Movie Movie

Movie MOvie. Warner Bros. 1979.

Before watching the movie:

I never heard of this movie before I found I had it available to me, but I like movies that satirize the movie business, and there are some big names I recognize here, so I decided to go ahead with it.

The summary I saw described it as specifically poking fun at the movies of the 30s, carrying the same ensemble through multiple genres, so it’s probably somewhat but not very much like the Hollywood Director improv game where one player keeps changing the genre on the other players while they improvise a scene.

Anthology movies are hard to synopsize though.

After watching the movie:

George Burns invites the audience into the theater for an old fashioned double feature. In Dynamite Hands, Joey Popchick is content to work as a sandwich seller to earn money for law school until his sister is diagnosed with an eye condition that could only be cured by a specialist in Vienna at the price of $20,000, he throws himself into a boxing career on an agreement with retired boxing legend Gloves Molloy, but he gets impatient and sidetracked by money and fame. In Baxter’s Beauties of 1933, Broadway producer Spats Baxter could never face his daughter after his drunken car crash killed her mother, but he’s been sending regular checks to her, until he finds out a month before opening what he hopes is his last big hit that he has a month to live. He hires Kitty Simpson, a nobody from upstate who just got off the bus, to join his already full choir because he’s got a feeling about her, and when his cantankerous star Isobel demands a new score by tomorrow, he commissions one from his new accountant Dick Cummings. Dick and Kitty almost start dating, but Isobel decides she wants the attention of the brilliant young composer. Through many ups and downs, the show must go on, at any cost.

This is just an odd film. It seems to mainly be aiming to hit the nostalgia factor for people who remember seeing double features by packing two movies into one feature, but both stories start a lot more in spoof territory before the plot sets in, and then they seem more like plain pastiche. I’d be more satisfied with pastiche if it wasn’t sold as spoof and started off setting a spoof tone. The fake flying ace trailer between movies is pure spoof as well, which both makes sense because it’s a parody of a trailer and doesn’t have to have a plot, but also doesn’t help the uneven tone. There does seem to be slightly more ribaldry than would have been in Hays Code-era productions, but just enough to get a chuckle and move on.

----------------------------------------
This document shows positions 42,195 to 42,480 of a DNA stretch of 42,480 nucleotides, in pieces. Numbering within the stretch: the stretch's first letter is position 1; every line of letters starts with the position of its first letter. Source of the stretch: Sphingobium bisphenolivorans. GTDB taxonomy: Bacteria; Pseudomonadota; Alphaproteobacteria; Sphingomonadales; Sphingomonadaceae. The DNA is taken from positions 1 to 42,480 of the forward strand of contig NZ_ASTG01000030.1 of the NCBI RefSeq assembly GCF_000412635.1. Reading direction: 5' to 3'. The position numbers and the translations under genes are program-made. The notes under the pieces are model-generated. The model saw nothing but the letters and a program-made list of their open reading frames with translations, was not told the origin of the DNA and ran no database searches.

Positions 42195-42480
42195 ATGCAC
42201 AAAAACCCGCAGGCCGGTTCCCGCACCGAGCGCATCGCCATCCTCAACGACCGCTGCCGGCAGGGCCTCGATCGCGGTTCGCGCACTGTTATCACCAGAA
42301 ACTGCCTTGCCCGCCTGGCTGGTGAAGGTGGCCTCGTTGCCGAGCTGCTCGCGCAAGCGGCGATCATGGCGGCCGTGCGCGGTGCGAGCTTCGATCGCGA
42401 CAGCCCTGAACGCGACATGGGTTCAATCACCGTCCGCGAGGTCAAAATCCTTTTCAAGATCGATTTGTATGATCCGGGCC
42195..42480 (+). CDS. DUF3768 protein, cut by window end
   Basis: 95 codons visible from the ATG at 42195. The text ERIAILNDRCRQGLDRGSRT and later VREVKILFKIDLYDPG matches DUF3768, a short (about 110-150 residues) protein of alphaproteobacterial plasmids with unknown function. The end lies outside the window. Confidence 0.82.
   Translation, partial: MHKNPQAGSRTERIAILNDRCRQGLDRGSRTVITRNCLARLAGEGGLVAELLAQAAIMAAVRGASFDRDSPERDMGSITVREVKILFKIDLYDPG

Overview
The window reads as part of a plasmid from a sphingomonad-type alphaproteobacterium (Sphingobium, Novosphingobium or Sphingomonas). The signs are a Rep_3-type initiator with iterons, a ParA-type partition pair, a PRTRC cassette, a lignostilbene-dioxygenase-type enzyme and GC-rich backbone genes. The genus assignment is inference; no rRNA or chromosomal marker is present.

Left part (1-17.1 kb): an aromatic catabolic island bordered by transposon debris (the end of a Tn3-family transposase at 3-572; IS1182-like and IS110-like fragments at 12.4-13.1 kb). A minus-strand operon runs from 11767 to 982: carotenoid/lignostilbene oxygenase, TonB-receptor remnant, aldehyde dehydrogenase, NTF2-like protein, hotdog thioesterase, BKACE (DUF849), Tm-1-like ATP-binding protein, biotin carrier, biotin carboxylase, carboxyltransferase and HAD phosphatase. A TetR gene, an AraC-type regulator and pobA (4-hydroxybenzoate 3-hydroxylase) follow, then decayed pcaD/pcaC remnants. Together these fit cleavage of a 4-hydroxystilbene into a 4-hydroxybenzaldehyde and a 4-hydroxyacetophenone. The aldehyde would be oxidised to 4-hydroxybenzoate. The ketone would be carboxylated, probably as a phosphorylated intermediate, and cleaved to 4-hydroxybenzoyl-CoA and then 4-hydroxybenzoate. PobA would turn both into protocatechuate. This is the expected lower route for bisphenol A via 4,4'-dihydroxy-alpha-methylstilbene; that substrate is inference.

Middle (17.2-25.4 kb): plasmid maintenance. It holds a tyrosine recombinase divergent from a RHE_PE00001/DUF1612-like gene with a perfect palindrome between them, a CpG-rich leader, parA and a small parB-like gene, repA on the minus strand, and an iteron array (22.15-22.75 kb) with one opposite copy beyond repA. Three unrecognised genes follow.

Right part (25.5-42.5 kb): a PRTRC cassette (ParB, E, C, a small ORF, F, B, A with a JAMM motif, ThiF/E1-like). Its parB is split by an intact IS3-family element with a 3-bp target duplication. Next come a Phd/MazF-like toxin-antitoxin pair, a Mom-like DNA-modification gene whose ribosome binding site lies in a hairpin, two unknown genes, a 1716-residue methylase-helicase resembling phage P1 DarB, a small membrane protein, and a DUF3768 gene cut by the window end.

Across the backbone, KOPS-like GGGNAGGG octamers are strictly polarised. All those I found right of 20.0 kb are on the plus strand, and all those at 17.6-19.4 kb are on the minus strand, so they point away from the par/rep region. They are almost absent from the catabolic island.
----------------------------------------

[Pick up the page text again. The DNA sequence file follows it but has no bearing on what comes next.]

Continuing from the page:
The pacing seems surprisingly on point. The two stories get about 50 minutes each (though I don’t know how the runtime actually breaks down), but I could believe I watched two 70-90 minute movies back to back. “Baxter’s Beauties” feels shorter, but that’s probably because it’s a musical with a somewhat complicated setup that concludes pretty quickly once it’s time to wrap it up. Musical numbers pad out stories, so it often seems like less happens in more time. However, with only half a movie, there’s no time for the songs to make the experience drag on, and they’re mostly used to illustrate plot beats or carry the story through a montage.

While there are a handful of actors who cross between the stories, George C. Scott is the only one who seems to really qualify as a main character in, well, all three stories presented. It would have been interesting to see them slot into analogous roles, but the rest get mixed around between stories and I guess that makes it more attractive for the actors. George C. Scott certainly gets to show his range between playing the retired boxer/mentor/agent and the successful producer who wears nothing but pure silk and still has plenty of money to be generous.

I’m not sure if the modern summaries are trying to play into the pure spoof of the “______ Movie” franchise (Scary Movie, Date Movie, Epic Movie, etc), or if I brought that into my expectation entirely on my own. The title Movie Movie seems to evoke the idea of a movie about movies, but it seems to just be more about how there are two movies in one. Just a classic double feature, for people in a hurry.

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